If you're a recently engaged groom-to-be, you probably have a lot of questions. You want to be helpful, but also want to make sure your voice is heard. You want to look your best, but also be comfortable. There are so many factors to planning a wedding, so it can be a bit tricky from a groom's perspective—but we're here to help.
Here are the five most common questions from grooms-to-be.
In which planning areas can I be most helpful?
Every couple is different, so there is no one-size-fits-all answer for this one. However, grooms are generally expected to step up their game with the following tasks in particular: compiling (and narrowing down) the guest list; choosing the music; helping with menu and beverage selection; writing vows; coordinating your portion of the wedding party; fielding any and all questions, concerns, and complaints from your side of the family. And don’t forget rehearsal dinner logistics and honeymoon planning—you should definitely be in the driver’s seat for those two!
How do I decide what to wear?
Aside from your budget and personal style preferences, the season, formality, color palette, and overall aesthetic of your wedding are all important factors to consider when choosing your attire. Be sure to refer to our FallBook 2014 Groom’s Guide for helpful tips on renting versus buying as well as outfit inspiration for all different wedding styles. There’s no rule that says you have to wear the same thing as your groomsmen; on the contrary, you should be a bit more polished and consider incorporating a little something extra to stand out. When in doubt, you can never go wrong with a classic suit or tux. Add a little personality with custom cufflinks, a colorful pocket square, a patterned tie, or even a fun pair of socks and you’re good to go!
How do I handle it if I disagree with my future spouse?
Wedding planning will likely involve quite a bit of compromise on both ends, so don’t get discouraged if you don’t see eye to eye on every detail. Know that disagreements are normal (dare we say inevitable?) and choose your battles wisely. If you do feel strongly about something, present your case calmly and diplomatically to your fiance(e). He or she should be the first to know about it (i.e. complaining about the issue to others is not productive). Organize your thoughts before starting the conversation so you can effectively articulate your points. Once you’ve laid your cards on the table, be prepared to sit back and listen as open-mindedly as possible to the rebuttal. In some cases you might be surprised by your future spouse’s flexibility; maybe she just had no idea you weren’t on board with that particular item and is more than willing to adjust. In other cases, you might be met with an equally strong and valid argument. Regardless of the outcome, it’s important to (graciously) voice your opinion on any issues that truly matter to you. Here are five common wedding-related arguments to look out for.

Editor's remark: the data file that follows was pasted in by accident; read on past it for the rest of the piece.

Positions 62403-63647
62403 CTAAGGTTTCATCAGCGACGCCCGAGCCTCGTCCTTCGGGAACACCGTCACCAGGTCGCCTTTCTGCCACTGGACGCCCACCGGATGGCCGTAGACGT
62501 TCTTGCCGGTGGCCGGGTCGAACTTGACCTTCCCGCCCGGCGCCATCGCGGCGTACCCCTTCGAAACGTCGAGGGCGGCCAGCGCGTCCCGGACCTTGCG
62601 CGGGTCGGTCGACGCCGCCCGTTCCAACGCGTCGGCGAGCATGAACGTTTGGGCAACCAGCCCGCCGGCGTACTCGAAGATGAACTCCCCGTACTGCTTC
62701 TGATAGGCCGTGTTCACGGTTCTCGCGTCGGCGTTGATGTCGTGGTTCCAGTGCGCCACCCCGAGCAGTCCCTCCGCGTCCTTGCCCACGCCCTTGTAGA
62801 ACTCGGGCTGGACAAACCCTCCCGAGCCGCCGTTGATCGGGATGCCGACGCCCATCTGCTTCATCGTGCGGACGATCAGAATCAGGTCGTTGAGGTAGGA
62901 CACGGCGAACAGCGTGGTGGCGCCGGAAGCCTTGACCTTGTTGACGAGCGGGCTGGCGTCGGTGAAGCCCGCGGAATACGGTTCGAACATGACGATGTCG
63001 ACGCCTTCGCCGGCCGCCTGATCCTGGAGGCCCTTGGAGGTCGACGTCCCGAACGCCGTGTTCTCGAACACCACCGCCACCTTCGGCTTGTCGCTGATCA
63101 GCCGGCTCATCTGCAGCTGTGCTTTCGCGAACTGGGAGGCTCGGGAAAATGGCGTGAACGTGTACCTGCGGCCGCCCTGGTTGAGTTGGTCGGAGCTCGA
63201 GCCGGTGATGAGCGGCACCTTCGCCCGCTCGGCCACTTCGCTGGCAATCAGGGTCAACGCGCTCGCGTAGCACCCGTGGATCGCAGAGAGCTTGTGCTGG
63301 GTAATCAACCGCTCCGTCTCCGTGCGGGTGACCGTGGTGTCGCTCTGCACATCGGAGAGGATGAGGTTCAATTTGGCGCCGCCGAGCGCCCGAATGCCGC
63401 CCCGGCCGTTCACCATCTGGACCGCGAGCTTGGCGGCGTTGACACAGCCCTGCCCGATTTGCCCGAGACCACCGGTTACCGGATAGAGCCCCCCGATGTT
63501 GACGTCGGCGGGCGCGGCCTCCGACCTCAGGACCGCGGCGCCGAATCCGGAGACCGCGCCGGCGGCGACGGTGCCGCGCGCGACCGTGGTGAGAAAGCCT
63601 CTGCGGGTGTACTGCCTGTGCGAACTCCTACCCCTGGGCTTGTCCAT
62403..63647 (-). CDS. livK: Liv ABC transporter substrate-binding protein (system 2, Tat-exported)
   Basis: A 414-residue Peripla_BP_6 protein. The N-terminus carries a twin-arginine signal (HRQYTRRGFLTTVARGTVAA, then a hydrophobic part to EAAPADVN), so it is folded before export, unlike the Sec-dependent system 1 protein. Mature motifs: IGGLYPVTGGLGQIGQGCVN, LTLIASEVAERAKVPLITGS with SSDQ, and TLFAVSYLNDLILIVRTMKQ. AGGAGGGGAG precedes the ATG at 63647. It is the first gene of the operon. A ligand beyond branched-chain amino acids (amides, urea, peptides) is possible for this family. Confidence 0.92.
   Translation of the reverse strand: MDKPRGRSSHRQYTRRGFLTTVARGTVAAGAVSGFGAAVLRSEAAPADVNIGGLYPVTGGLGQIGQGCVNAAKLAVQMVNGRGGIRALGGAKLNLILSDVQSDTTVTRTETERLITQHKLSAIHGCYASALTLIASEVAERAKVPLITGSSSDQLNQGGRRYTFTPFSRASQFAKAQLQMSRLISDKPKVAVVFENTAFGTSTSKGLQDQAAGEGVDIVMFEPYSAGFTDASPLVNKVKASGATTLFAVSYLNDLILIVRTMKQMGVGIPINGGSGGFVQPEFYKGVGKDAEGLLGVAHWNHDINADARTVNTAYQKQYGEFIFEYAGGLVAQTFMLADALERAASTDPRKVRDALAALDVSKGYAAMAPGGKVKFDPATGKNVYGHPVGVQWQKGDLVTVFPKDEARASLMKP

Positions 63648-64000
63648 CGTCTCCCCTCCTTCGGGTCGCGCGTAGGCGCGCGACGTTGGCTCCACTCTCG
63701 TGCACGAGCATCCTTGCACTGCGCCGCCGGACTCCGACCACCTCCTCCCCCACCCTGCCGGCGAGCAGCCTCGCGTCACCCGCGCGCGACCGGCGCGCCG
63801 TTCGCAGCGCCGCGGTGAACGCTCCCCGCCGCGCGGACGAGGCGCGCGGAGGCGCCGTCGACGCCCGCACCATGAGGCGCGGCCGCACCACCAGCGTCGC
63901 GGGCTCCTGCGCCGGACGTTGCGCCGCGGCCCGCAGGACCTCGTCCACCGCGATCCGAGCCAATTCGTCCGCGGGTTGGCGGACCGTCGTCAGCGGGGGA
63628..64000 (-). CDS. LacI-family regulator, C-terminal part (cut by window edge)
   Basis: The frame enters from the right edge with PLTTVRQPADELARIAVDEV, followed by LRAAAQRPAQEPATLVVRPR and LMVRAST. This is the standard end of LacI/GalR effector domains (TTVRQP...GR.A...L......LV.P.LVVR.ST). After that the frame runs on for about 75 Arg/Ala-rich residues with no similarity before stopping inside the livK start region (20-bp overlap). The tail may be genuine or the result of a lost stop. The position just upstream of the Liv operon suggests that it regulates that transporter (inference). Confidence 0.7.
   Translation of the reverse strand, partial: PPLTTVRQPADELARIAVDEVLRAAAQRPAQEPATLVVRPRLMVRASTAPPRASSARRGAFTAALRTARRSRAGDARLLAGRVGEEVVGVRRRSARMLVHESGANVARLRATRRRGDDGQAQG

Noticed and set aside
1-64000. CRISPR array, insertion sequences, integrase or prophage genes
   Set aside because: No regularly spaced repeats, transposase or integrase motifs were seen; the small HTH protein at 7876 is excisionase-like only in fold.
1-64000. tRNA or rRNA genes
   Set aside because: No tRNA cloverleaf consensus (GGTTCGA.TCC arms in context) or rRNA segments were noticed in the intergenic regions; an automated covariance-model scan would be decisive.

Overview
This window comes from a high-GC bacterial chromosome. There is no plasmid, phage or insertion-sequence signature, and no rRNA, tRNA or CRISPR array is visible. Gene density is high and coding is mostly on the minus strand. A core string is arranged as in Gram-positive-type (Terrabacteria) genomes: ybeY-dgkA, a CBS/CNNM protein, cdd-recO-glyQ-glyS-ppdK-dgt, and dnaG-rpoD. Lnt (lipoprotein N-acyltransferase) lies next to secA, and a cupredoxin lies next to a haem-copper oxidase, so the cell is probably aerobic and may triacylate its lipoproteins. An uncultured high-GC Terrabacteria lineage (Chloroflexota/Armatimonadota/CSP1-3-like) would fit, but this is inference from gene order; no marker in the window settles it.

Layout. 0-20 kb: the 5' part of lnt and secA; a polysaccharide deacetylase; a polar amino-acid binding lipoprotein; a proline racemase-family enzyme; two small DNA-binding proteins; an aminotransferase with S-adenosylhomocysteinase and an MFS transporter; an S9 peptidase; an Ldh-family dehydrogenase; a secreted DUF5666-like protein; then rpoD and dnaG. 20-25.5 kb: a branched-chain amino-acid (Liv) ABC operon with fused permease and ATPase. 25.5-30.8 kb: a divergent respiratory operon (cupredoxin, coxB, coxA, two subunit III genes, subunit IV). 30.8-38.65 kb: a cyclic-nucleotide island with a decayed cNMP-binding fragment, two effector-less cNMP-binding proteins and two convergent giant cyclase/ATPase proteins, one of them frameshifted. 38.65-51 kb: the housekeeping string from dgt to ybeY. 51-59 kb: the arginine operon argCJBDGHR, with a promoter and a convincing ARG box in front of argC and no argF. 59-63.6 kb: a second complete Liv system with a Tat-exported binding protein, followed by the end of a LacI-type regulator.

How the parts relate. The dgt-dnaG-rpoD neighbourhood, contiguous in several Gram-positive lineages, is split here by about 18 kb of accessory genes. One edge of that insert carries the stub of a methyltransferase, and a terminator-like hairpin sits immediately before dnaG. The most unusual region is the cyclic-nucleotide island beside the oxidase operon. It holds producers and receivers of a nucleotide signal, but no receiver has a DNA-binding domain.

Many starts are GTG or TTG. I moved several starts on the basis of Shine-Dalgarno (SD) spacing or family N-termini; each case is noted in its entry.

How can I help keep stress to a minimum?
Even the most laid-back couples will experience stressful moments at some point during the planning process, and curtailing that stress is really just a matter of keeping things in perspective. Keep the focus on love and celebration. Prioritize date nights and consider making a pact to keep planning out of the conversation while you’re out enjoying each other’s company. Maintain a lighthearted tone during overwhelming moments and offer gentle reminders that your love for each other is far more important than a coordinating color palette or a cocktail napkin motif. PS—don’t miss our tips for how to be a supportive groom.
What is expected of me in terms of gifts and thank yous?
Traditionally, the groom gives a wedding day gift to his future spouse and a thank you gift to each of his groomsmen, his own parents, and his new parents-in-law. You and your fiance(e) will go in on the latter two together, and the two of you may also choose to give gifts to other VIPs such as your officiant, ceremony readers, or children who participated in your wedding. As far as thank yous go, you and your fiance(e) are expected to thank your parents and anyone else who hosted or contributed to your wedding day or ancillary events (engagement party, welcome party, rehearsal dinner, recap brunch) both in person and with a handwritten note. You should also thank each of your vendors and consider writing a review on their WeddingWire storefront. Of course, you are expected to help your spouse write thank you notes for any wedding gifts received and co-sign your name on each note. Additionally, some grooms choose to make a brief speech at the wedding reception to thank the hosts for throwing the celebration and thank the guests for attending. While not required, this is always a nice gesture and will certainly be appreciated by all parties.